The best indicator of recurrence is the prostate specific antigen (PSA) blood test. PSA is a protein produced by normal prostate and prostate cancer cells. It is found in the blood in higher amounts than normal when cancer is present (see Mr PHIP No. 2). It is a very good indicator of whether living cancer cells remain following surgery or radiotherapy. The meaning of the test result differs depending on which treatment you had.

Monitoring after surgery

Since PSA is produced by both normal and cancer cells in the prostate, if all prostate cells have been removed at the operation, then the level of PSA ought to fall to an undetectable level, or less than 0.1 ng/mL. The time taken for the PSA to drop to this level after surgery depends on how high it was before the operation; in most cases, it should be undetectable at 3 months after surgery.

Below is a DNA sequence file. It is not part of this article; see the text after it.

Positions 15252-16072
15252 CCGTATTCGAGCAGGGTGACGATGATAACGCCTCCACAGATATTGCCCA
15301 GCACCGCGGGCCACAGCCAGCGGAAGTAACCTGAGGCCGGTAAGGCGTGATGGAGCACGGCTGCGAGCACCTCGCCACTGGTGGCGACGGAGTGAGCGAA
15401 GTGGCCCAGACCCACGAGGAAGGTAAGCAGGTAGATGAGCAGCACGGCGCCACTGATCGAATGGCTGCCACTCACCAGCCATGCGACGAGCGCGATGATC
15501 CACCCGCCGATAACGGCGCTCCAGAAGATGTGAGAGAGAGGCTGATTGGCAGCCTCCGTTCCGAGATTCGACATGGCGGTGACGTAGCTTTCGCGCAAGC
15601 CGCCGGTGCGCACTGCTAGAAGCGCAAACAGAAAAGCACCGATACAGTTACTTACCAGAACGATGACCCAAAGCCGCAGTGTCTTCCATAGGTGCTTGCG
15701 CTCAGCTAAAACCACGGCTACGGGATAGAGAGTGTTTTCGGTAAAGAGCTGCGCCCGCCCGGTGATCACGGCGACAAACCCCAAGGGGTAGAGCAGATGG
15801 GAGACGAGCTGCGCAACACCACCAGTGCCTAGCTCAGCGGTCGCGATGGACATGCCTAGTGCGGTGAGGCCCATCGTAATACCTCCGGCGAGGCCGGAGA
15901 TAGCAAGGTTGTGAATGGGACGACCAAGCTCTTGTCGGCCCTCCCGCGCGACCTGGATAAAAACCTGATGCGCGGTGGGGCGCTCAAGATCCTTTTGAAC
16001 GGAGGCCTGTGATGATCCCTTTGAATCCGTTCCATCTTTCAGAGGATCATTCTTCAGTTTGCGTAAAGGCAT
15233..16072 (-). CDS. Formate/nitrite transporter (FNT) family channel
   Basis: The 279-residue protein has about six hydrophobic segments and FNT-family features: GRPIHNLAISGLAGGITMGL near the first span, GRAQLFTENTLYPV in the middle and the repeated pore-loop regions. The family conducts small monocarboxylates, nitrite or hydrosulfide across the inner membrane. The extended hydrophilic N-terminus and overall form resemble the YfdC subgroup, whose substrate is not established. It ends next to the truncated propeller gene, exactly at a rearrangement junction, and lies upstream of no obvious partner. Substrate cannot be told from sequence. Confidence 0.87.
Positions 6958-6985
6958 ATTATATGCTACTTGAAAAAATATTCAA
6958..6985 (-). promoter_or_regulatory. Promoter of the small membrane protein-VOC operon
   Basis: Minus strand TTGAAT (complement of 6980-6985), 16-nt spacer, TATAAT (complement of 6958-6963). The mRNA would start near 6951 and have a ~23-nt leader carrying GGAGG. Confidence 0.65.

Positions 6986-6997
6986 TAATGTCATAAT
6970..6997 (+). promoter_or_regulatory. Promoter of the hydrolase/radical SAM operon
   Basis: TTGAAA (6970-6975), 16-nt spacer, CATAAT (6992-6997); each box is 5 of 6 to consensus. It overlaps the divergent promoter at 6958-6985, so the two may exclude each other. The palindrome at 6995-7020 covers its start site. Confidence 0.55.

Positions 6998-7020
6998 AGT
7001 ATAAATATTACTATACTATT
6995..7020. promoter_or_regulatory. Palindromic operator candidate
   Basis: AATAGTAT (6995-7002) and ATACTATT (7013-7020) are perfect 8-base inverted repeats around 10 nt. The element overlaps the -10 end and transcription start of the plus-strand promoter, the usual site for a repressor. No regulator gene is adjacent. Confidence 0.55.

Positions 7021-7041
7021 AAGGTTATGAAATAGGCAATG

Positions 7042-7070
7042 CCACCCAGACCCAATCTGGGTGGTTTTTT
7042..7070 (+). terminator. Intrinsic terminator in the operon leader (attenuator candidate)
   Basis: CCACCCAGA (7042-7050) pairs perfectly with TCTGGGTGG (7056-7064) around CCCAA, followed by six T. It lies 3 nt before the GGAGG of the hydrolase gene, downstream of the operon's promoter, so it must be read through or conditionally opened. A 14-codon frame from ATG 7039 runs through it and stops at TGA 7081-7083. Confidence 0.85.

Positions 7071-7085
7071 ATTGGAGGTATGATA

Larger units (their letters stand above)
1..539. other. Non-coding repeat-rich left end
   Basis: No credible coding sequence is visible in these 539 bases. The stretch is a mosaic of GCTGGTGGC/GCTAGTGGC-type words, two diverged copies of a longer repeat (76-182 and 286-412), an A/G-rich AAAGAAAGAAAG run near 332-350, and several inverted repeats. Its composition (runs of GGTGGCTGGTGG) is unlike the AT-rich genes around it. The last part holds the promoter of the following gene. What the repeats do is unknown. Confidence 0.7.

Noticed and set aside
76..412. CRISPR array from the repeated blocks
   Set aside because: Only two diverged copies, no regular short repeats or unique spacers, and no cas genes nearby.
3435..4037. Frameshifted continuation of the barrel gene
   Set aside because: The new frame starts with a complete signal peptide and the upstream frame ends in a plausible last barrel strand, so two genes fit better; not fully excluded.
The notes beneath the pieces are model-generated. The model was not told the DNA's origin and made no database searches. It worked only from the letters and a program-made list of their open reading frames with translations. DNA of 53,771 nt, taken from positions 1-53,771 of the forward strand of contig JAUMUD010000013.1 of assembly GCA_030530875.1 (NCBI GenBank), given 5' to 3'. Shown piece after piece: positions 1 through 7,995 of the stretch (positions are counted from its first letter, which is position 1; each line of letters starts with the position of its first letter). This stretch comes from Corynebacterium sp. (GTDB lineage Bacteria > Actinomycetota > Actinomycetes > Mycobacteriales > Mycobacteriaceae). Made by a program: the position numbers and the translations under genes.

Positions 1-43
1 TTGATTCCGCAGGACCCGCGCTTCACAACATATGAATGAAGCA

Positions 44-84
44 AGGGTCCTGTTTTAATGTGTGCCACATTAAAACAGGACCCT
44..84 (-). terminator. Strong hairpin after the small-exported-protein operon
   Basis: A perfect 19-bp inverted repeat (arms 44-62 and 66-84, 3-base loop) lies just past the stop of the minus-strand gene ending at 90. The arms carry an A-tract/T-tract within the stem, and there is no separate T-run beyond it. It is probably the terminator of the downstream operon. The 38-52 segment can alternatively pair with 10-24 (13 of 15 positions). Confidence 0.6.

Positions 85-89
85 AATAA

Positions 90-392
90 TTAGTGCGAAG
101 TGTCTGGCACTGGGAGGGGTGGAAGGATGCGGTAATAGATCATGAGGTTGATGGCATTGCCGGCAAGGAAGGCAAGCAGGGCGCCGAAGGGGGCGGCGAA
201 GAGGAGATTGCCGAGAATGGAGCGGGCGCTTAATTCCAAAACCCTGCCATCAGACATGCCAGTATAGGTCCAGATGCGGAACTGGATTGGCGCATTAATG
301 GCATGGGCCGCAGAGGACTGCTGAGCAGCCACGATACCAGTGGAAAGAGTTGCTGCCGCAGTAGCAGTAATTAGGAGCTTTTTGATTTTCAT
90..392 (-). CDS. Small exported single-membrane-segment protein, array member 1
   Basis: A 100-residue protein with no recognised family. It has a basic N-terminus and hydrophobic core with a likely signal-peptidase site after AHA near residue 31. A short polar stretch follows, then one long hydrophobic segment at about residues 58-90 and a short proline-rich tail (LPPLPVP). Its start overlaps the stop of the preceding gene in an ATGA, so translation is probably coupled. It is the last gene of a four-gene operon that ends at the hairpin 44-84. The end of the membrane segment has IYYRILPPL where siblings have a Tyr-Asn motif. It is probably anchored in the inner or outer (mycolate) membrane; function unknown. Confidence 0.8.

Most surgeons recommend a PSA test every 3–4 months after surgery for the first 2 years and then 4–6 monthly for 2–5 years. After this, the risk of the prostate cancer returning is small. Annual testing is often then recommended.

Your doctor may suggest a different testing program. It depends on the nature of your cancer (see Mr PHIP No. 3).